13 Unreplicated factorial designs  randomized block and simple repeated measures. 13.1 Linear models. 13.2 Null hypotheses. 13.3 Analysis of variance. 13.4 Assumptions. 13.5 Specific comparisons. 13.6 Unbalanced unreplicated factorial designs. 13.7 Robust alternatives. 13.8 Power and blocking efficiency. 13.9 Unreplicated factorial ANOVA in R. 13.10 Further reading. 13.11 Key for randomized block and simple repeated measures ANOVA. 13.12 Worked examples of real biological data sets.
 14 Partly nested designs: split plot and complex repeated measures. 14.1 Null hypotheses. 14.2 Linear models. 14.3 Analysis of variance. 14.4 Assumptions. 14.5 Other issues. 14.6 Further reading. 14.7 Key for partly nested ANOVA. 14.8 Worked examples of real biological data sets.
 15 Analysis of covariance (ANCOVA). 15.1 Null hypotheses. 15.2 Linear models. 15.3 Analysis of variance. 15.4 Assumptions. 15.5 Robust ANCOVA. 15.6 Specific comparisons. 15.7 Further reading. 15.8 Key for ANCOVA. 15.9 Worked examples of real biological data sets.
 16 Simple Frequency Analysis. 16.1 The chisquare statistic. 16.2 Goodness of fit tests. 16.3 Contingency tables. 16.4 Gtests. 16.5 Small sample sizes. 16.6 Alternatives. 16.7 Power analysis. 16.8 Simple frequency analysis in R. 16.9 Further reading. 16.10 Key for Analysing frequencies. 16.11 Worked examples of real biological data sets.
 17 Generalized linear models (GLM). 17.1 Dispersion (over or under). 17.2 Binary data  logistic (logit) regression. 17.3 Count data  Poisson generalized linear models. 17.4 Assumptions. 17.5 Generalized additive models (GAM's)  nonparametric GLM. 17.6 GLM and R. 17.7 Further reading. 17.8 Key for GLM. 17.9 Worked examples of real biological data sets. Bibliography. R index. Statistics index. Companion website for this book: wiley.com/go/logan/r.
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Science Library (Li and Ma)
Science Library (Li and Ma)  Status 

Stacks  
QH323.5 .L645 2010  Unknown 
 Lepš, Jan, 1953 author.
 Cambridge, UK ; New York, NY : Cambridge University Press, 2020
 Description
 Book — xvi, 365 pages : illustrations ; 25 cm
 Summary

 Machine generated contents note:
 1. Basic Statistical Terms, Sample Statistics
 1.1. Cases, Variables and Data Types
 1.2. Population and Random Sample
 1.3. Sample Statistics
 1.4. Precision of Mean Estimate, Standard Error of Mean
 1.5. Graphical Summary of Individual Variables
 1.6. Random Variables, Distribution, Distribution Function, Density Distribution
 1.7. Example Data
 1.8. How to Proceed in R
 1.9. Reporting Analyses
 1.10. Recommended Reading
 2. Testing Hypotheses, GoodnessofFit Test
 2.1. Principles of Hypothesis Testing
 2.2. Possible Errors in Statistical Tests of Hypotheses
 2.3. Null Models with Parameters Estimated from the Data: Testing HardyWeinberg Equilibrium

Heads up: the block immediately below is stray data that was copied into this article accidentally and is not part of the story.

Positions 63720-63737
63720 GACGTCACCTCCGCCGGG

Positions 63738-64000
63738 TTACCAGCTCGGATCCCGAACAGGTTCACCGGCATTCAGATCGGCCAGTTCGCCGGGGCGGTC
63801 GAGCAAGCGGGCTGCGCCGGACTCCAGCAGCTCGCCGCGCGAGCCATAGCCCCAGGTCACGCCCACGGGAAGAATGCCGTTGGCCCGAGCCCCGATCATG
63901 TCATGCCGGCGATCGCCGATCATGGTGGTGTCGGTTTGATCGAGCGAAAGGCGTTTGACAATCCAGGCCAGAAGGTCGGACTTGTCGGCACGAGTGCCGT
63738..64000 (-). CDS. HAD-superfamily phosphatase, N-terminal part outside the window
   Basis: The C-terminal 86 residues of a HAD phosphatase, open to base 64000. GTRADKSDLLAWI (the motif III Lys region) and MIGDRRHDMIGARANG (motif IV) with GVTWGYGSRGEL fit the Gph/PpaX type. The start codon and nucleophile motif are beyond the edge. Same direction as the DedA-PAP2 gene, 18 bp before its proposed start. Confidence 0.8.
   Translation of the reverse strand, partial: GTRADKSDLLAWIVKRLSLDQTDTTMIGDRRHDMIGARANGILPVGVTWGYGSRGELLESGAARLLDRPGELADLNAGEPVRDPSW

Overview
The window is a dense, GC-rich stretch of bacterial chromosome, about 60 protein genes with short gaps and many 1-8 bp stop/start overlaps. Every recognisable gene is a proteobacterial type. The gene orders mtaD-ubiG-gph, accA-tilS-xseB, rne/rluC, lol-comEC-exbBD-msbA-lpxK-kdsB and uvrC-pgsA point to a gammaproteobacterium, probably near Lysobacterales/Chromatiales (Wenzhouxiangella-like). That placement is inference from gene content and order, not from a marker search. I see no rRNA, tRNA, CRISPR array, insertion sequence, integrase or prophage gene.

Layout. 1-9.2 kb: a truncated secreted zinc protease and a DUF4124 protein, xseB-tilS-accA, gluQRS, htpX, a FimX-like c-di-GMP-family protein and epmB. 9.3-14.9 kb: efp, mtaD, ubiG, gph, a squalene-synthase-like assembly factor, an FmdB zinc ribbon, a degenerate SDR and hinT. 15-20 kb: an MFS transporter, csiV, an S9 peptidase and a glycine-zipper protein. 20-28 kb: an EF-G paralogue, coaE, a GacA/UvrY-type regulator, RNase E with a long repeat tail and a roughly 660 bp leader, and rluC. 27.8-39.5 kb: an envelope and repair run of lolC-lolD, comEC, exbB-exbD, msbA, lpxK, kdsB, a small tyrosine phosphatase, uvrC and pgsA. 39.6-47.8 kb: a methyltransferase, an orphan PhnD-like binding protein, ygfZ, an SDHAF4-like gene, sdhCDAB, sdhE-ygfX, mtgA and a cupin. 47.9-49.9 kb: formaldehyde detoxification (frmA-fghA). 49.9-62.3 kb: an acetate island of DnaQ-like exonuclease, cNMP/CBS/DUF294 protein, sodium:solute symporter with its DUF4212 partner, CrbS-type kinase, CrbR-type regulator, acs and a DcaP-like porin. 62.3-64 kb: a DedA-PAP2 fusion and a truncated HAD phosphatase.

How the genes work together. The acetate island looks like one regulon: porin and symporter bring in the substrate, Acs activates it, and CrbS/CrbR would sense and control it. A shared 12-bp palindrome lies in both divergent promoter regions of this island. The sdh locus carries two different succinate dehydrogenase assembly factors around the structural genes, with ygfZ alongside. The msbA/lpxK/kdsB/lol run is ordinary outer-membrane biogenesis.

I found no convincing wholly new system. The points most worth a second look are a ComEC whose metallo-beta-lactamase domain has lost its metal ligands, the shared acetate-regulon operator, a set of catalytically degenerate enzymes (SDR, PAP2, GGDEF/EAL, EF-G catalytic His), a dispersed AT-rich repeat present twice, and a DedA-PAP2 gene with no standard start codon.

2.4. Sample Size
 2.5. Critical Values and Significance Level
 2.6. Too Good to Be True
 2.7. Bayesian Statistics: What is It?
 2.8. The Dark Side of Significance Testing
 2.9. Example Data
 2.10. How to Proceed in R
 2.11. Reporting Analyses
 2.12. Recommended Reading
 3. Contingency Tables
 3.1. TwoWay Contingency Tables
 3.2. Measures of Association Strength
 3.3. Multidimensional Contingency Tables
 3.4. Statistical and Causal Relationship
 3.5. Visualising Contingency Tables
 3.6. Example Data
 3.7. How to Proceed in R
 3.8. Reporting Analyses
 3.9. Recommended Reading
 4. Normal Distribution
 4.1. Main Properties of a Normal Distribution
 4.2. Skewness and Kurtosis
 4.3. Standardised Normal Distribution
 4.4. Verifying the Normality of a Data Distribution
 4.5. Example Data
 4.6. How to Proceed in R
 4.7. Reporting Analyses
 4.8. Recommended Reading
 5. Student's t Distribution
 5.1. Use Case Examples
 5.2. T Distribution and its Relation to the Normal Distribution
 5.3. Single Sample Test and Paired t Test
 5.4. OneSided Tests
 5.5. Confidence Interval of the Mean
 5.6. Test Assumptions
 5.7. Reporting Data Variability and Mean Estimate Precision
 5.8. How Large Should a Sample Size Be?
 5.9. Example Data
 5.10. How to Proceed in R
 5.11. Reporting Analyses
 5.12. Recommended Reading
 6. Comparing Two Samples
 6.1. Use Case Examples
 6.2. Testing for Differences in Variance
 6.3. Comparing Means
 6.4. Example Data
 6.5. How to Proceed in R
 6.6. Reporting Analyses
 6.7. Recommended Reading
 7. Nonparametric Methods for Two Samples
 7.1. Mann  Whitney Test
 7.2. Wilcoxon Test for Paired Observations
 7.3. Using RankBased Tests
 7.4. Permutation Tests
 7.5. Example Data
 7.6. How to Proceed in R
 7.7. Reporting Analyses
 7.8. Recommended Reading
 8. OneWay Analysis of Variance (ANOVA) and KruskalWallis Test
 8.1. Use Case Examples
 8.2. ANOVA: A Method for Comparing More Than Two Means
 8.3. Test Assumptions
 8.4. Sum of Squares Decomposition and the F Statistic
 8.5. ANOVA for Two Groups and the TwoSample t Test
 8.6. Fixed and Random Effects
 8.7. F Test Power
 8.8. Violating ANOVA Assumptions
 8.9. Multiple Comparisons
 8.10. Nonparametric ANOVA: Kruskal  Wallis Test
 8.11. Example Data
 8.12. How to Proceed in R
 8.13. Reporting Analyses
 8.14. Recommended Reading
 9. TwoWay Analysis of Variance
 9.1. Use Case Examples
 9.2. Factorial Design
 9.3. Sum of Squares Decomposition and Test Statistics
 9.4. TwoWay ANOVA with and without Interactions
 9.5. TwoWay ANOVA with No Replicates
 9.6. Experimental Design